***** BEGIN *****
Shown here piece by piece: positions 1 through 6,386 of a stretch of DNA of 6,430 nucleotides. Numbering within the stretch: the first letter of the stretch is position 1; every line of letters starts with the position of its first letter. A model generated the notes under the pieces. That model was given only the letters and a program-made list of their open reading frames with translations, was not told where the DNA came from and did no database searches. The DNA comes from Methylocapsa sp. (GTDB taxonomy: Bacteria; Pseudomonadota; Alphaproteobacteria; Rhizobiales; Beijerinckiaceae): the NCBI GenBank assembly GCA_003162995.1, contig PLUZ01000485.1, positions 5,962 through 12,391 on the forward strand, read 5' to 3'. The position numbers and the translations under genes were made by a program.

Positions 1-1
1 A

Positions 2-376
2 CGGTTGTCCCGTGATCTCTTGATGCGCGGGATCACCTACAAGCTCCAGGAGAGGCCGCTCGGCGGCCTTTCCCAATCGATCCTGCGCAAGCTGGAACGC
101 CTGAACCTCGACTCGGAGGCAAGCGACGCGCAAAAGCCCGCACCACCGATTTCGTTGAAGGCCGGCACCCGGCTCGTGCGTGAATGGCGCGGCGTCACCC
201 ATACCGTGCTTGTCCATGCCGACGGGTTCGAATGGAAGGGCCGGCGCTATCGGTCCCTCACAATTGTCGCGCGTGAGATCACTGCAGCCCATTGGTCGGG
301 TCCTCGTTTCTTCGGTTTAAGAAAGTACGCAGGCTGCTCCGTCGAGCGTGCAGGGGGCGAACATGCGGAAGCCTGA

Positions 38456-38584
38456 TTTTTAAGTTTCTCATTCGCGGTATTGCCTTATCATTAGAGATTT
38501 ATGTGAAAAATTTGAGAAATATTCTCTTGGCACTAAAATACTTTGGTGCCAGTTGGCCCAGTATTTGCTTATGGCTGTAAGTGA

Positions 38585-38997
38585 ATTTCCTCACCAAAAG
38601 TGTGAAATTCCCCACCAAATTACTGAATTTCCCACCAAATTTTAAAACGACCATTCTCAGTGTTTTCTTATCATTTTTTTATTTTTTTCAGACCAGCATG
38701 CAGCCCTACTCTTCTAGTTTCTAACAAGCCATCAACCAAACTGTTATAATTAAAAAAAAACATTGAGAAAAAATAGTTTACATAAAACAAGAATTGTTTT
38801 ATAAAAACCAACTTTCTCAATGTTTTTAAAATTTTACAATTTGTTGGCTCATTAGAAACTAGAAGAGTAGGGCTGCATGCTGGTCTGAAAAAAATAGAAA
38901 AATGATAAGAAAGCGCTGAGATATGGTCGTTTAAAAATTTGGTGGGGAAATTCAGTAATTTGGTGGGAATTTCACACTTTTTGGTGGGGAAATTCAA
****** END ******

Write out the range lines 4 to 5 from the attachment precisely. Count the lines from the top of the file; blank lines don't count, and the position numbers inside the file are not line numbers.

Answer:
Positions 2-376
2 CGGTTGTCCCGTGATCTCTTGATGCGCGGGATCACCTACAAGCTCCAGGAGAGGCCGCTCGGCGGCCTTTCCCAATCGATCCTGCGCAAGCTGGAACGC